Cryptocurrency mining applications for smartphones have dwindled significantly in numbers a month after Google banned the apps from its Play Store.
Cryptocurrency mining applications are now hard to come by one month after Google banned them from its Play Store.
In late July, the technology company has revised the Developer Content Policy of its Play Store, restricting the type of content apps can have. The revision explicitly stated that the Play Store does not allow applications that mine cryptos on smartphones and other devices.
“We don’t allow apps that mine cryptocurrency on devices. We permit apps that remotely manage the mining of cryptocurrency.”
The company has given developers 30 days to comply with the new rules. Before then, many news outlets reported the continued existence of some crypto mining applications with a significant number of downloads.
However, it looked like Google followed its deadline as most of the proven and well-known mining apps have disappeared from the Play Store.
Vanishing Smartphone Miners
One of the deleted applications was from British blockchain startup JSEcoin.
The startup allows users to manage their mining endeavors remotely through the app. In addition, the app can mine crypto using the customer’s phone.
For a while after the revision, JSEcoin’s app remained listed on the Play Store. However, that did not last long as Google suspended the app for violating the site’s revised rules.
John Sims, JSEcoin co-founder and chief technology officer, said:
“We have additionally reached out to the Google Support team to confirm if we are allowed to allow our users to mine our tokens via our official app – as we are aware of their restriction policy… Unfortunately even with low power [and] CPU consumption use, we are not allowed to enable mining.”
Since then, JSEcoin released another app—JSEcoin Wallet—and removed the smartphone mining capability.
Another mining app has adopted the same solution JSEcoin stumbled upon. Mining pool MinerGate has announced on its social media accounts that it has removed the mining option from the latest version of its application.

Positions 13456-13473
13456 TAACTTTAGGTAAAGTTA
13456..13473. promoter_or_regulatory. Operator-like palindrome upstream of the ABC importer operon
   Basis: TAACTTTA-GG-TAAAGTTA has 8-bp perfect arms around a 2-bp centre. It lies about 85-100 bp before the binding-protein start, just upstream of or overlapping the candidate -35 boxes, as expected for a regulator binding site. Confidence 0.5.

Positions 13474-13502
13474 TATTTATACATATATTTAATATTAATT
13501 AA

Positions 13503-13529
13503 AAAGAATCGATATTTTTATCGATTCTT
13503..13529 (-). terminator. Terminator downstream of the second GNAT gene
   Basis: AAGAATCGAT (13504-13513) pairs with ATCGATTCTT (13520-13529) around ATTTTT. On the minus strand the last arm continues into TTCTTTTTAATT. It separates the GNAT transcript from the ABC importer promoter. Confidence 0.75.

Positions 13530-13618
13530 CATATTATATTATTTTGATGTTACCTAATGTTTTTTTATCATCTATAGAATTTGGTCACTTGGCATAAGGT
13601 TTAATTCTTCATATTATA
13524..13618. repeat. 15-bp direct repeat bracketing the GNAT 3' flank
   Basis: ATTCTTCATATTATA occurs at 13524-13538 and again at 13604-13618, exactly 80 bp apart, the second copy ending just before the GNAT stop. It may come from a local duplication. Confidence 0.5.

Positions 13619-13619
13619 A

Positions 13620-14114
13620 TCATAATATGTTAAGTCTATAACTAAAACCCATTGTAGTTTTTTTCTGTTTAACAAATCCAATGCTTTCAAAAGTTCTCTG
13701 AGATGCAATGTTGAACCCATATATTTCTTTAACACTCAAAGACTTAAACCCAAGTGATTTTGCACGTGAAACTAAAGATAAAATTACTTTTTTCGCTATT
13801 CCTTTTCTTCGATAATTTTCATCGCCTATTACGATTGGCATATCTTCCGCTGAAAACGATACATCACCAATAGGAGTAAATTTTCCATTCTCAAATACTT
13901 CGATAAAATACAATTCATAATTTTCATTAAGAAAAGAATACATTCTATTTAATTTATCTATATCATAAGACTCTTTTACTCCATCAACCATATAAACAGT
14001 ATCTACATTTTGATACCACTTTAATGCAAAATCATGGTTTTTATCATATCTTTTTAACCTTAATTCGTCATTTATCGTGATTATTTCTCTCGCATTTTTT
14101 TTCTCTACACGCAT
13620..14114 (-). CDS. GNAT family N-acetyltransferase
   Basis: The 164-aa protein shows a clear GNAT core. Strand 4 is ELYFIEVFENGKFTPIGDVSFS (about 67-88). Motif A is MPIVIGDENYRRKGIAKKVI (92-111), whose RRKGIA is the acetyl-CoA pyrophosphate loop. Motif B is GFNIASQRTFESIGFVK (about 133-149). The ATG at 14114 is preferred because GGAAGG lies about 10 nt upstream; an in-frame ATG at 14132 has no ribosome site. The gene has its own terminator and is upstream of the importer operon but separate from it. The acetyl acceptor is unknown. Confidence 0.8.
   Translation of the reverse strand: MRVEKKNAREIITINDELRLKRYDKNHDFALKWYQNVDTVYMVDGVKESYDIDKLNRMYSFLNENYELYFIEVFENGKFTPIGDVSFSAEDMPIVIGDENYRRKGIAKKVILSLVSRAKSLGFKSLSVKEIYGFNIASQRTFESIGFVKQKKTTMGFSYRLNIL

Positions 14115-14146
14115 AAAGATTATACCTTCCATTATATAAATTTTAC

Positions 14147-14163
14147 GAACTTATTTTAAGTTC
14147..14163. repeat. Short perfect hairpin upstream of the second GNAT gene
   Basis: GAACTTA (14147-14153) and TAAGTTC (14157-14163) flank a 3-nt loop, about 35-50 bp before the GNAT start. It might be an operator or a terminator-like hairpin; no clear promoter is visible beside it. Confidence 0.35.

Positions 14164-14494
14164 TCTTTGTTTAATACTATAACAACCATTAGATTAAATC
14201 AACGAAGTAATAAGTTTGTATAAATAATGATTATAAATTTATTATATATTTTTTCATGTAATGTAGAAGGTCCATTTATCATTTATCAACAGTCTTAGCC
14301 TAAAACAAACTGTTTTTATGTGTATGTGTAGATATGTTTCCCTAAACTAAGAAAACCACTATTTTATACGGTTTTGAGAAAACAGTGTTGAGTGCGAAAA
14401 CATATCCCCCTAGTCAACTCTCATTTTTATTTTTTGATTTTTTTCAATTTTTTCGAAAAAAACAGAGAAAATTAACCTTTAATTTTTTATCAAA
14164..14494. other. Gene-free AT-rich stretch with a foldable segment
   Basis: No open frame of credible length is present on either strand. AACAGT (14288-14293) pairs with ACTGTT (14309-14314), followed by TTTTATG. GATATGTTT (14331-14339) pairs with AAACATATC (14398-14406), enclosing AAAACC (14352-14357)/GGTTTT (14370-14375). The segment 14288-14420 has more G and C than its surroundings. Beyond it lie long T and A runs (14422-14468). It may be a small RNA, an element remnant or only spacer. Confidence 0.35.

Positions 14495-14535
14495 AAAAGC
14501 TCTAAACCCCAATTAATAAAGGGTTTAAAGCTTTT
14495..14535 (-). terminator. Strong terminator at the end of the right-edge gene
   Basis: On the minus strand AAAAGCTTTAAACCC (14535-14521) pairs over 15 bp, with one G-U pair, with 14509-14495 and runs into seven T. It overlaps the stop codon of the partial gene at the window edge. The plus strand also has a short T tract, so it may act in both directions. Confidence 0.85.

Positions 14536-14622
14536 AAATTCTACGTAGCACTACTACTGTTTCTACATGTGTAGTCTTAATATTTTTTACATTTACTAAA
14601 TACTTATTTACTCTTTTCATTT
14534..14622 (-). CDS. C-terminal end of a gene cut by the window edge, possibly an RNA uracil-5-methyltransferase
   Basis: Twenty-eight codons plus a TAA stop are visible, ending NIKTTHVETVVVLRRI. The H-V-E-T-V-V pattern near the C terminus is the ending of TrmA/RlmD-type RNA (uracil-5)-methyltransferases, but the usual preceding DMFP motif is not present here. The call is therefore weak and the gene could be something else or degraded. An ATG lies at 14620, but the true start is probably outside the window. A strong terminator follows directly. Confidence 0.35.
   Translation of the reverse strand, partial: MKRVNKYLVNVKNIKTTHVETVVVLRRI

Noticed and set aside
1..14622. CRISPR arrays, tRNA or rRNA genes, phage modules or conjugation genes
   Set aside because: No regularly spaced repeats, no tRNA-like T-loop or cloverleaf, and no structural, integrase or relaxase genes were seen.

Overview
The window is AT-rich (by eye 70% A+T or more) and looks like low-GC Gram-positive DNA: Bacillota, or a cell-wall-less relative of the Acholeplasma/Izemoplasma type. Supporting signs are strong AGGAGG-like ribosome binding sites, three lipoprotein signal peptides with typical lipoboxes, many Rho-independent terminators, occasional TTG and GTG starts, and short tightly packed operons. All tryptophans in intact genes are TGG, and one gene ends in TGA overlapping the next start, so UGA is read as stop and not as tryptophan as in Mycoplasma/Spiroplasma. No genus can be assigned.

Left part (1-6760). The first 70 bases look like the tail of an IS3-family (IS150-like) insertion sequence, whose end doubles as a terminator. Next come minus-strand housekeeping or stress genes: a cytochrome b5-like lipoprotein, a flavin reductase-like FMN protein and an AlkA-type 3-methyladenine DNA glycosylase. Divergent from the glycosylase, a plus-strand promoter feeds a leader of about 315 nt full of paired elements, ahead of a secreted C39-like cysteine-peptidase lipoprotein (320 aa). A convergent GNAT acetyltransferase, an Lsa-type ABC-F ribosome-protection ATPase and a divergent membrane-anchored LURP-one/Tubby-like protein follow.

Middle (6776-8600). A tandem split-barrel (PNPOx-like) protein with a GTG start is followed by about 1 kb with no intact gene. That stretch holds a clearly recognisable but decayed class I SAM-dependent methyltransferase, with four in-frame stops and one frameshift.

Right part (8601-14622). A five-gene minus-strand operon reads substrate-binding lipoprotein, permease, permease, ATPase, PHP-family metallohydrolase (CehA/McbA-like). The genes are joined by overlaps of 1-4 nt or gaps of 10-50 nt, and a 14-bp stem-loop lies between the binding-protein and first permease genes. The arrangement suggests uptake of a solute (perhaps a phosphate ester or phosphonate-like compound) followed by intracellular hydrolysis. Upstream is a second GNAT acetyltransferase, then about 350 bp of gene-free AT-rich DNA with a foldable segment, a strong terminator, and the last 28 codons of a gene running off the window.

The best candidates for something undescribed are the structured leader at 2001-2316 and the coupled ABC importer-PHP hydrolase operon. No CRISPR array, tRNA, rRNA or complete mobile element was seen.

MinerGate, on Aug. 23, wrote:
“In order to comply with the updated [Google Play] requirements, we removed the mining option from the latest version of our application. The new v.2.4 is designed for monitoring and managing your mining process – both your own hardware and [cloud mining].”
However, a quick search on the Play Store revealed that Google has removed MinerGate’s updated app.
Many applications still exist claiming to be legitimate smartphone crypto miners. Some of them are questionable, with disappointing ratings and installs not reaching over five thousand.
However, most of them are for cloud mining, miner management, and calculation of mining profit—all of which are permitted by Google’s Terms and Conditions.
Made the Correct Call
Many technology experts support Google’s decision to ban mobile crypto mining apps. These techies believe that the tech company has protected its customers from a number of fraudulent and malicious developers.
Lukas Stefanko, malware researcher at security solution provider ESET, said:
“I think this is a good move. Banning mining apps makes sense because most of them were just adware, fake apps, or simply mining for the developer – not the user.”
Troy Mursch, security researcher from Bad Packets Report, added:
“I think it’s [a] fair ban given the surreptitious nature we’ve [seen] with crypto-jacking. Most users are unaware of the repercussions involved with mining cryptocurrency on a mobile device.”
He added that developers did not design mobile devices such as smartphones and tablets to mine cryptos. He explained further that unthrottled mining while charging could damage the phone.